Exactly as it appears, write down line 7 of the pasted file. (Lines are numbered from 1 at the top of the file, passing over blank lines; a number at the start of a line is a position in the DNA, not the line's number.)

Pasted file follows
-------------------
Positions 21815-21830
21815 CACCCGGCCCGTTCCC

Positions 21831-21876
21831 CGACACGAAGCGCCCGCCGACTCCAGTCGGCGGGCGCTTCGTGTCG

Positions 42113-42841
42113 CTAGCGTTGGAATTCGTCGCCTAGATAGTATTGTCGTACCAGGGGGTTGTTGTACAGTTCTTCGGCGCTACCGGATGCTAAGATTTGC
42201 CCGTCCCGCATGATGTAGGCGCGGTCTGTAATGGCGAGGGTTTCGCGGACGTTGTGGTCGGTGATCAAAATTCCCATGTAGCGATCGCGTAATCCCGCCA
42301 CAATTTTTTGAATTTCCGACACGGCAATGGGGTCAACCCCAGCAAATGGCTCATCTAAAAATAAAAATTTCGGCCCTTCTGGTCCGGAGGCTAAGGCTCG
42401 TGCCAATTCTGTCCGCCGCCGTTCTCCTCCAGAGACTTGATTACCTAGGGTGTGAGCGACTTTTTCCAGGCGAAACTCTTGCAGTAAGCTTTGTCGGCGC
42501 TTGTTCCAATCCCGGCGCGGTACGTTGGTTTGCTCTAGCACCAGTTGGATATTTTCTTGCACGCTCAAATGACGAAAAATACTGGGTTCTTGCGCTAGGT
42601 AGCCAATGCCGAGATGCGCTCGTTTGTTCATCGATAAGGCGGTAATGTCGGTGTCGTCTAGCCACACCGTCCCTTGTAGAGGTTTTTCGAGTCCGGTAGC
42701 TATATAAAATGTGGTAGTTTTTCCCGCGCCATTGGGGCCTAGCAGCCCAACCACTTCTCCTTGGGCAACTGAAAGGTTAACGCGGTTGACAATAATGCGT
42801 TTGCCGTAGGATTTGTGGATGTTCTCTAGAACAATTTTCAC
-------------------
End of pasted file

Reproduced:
42201 CCGTCCCGCATGATGTAGGCGCGGTCTGTAATGGCGAGGGTTTCGCGGACGTTGTGGTCGGTGATCAAAATTCCCATGTAGCGATCGCGTAATCCCGCCA